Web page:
Eskimo (Inuit) Magic
The Eskimos live in small areas along the coasts of Greenland, Canada, Alaska andnorth-eastern Siberia. The name Eskimo comes from an Algonquin Indian term for ‘raw meat eaters’ which has been inaccurately applied to them. They prefer the nameInuit (Yuit in Siberian and some Alaskan speech) which means ‘the people’. Inuitmyths mirror the experiences of those whose horizons are bounded by frozen oceansand snowy wastes of the long winter. The Eskimo world is controlled by the
orspirit powers. Every natural form including the animals and the sea itself has an
. Such forces sometimes assume the role of
, becoming guardians of individual Eskimos. Bears possess especially strong innua and if the spirit of a bearbecomes an Eskimo’s Torngak or guardian spirit, the Eskimo may be eaten by a bearto be reincarnated as a shaman.
The shaman or
is the magical man and to some extent law-interpreter of thecommunity. Eskimo shamanism bears strong similarities to that in Central Asia andSiberia.Angakoks have many powerful
as their familiar spirits. For example, it isbelieved that in a previous life a shaman might have been swallowed by whale. Theprocesses of being dismembered by a bear, a whale or other fierce creature and thenbeing reassembled are relived psychically and ritually during a shaman’s initiation.The name Torngak comes from Torngasak, the spirit who is called the Good Being byEskimos. Torngasak himself is often seen as a bear. But unlike other cultures, theInuit mythology has no single creator being nor a pantheon of deities.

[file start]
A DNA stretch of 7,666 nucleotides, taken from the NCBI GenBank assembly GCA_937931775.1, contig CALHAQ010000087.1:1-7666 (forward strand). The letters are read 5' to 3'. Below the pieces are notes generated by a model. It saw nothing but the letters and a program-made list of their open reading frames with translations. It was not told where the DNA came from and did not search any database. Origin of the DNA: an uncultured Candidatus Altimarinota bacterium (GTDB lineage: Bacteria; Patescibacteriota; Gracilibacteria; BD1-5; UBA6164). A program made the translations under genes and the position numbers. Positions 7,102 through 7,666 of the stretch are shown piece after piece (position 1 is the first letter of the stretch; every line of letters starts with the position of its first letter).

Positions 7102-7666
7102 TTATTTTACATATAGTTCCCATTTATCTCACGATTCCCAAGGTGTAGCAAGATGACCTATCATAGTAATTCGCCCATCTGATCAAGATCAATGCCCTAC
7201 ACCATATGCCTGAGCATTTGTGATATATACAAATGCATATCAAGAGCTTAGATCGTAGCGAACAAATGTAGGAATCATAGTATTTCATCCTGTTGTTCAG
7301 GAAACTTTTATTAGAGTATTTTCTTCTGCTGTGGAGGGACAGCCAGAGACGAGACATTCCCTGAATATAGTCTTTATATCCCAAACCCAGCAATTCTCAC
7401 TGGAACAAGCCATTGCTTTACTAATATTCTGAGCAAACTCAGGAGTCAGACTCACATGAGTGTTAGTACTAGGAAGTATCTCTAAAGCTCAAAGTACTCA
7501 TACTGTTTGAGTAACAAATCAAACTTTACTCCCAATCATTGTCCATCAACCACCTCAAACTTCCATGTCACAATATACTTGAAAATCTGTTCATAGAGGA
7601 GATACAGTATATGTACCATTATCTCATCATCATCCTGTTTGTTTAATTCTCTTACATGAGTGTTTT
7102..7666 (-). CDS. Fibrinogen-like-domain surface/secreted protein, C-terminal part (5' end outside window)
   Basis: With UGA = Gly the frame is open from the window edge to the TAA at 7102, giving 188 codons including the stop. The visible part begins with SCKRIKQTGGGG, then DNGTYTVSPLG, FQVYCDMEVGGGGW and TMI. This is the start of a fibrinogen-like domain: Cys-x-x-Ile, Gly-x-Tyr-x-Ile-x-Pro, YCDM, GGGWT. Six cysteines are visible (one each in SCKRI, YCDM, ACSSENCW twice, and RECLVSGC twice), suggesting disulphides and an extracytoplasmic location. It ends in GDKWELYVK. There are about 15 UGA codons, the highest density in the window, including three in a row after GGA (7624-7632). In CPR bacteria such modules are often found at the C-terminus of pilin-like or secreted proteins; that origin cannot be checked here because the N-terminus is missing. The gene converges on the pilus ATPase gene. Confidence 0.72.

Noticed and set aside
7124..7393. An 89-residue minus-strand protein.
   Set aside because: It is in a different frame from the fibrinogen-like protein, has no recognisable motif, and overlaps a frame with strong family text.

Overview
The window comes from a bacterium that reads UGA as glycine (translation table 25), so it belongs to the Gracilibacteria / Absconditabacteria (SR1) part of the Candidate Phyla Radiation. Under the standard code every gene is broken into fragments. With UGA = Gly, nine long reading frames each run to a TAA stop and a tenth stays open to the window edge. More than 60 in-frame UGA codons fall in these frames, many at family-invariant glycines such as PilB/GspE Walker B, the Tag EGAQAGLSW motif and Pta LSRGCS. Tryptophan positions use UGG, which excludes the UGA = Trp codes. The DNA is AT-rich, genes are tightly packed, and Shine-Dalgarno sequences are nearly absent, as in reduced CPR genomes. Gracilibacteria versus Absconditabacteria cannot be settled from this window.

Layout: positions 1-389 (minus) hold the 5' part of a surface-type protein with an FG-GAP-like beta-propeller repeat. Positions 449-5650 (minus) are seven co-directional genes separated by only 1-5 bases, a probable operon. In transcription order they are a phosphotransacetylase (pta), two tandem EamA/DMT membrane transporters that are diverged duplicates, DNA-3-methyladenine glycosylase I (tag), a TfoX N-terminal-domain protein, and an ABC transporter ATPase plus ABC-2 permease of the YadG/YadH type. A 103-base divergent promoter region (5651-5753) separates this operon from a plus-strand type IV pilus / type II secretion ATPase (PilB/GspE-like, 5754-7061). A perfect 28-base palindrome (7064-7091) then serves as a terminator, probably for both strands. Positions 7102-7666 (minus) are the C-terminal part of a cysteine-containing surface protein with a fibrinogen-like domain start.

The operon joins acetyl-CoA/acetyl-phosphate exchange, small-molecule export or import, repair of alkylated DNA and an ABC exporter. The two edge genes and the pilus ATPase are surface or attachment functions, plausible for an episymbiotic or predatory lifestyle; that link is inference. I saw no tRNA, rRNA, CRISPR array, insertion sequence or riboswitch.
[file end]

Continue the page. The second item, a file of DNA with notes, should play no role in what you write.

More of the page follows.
The World of the Sea
Because of the importance of the sea as the source of most food, the most powerfulspirit in the Inuit cosmology was a very ancient fertility mother, the Old Woman wholived under the Sea. She is given different names throughout the Arctic: Nerivik inAlaska and Arnarquagssag in Greenland. The most common name is Sedna, Sea-Mother, divinity of the sea and all sea animals.There are different versions of her origin but all regard her as the source of thecreation of marine life. In the most common myth, Sedna was a beautiful Inuit girlwho turned away all suitors but was captivated by a handsome hunter who let hiskayak sway on the waves while he sang to her in her hut. He offered her necklaces of ivory in the land of birds and a tent covered with the finest furs.Sedna was lured into the canoe but her suitor was not mortal, rather a bird spirit withthe power to assume human form. She was heartbroken when she discovered the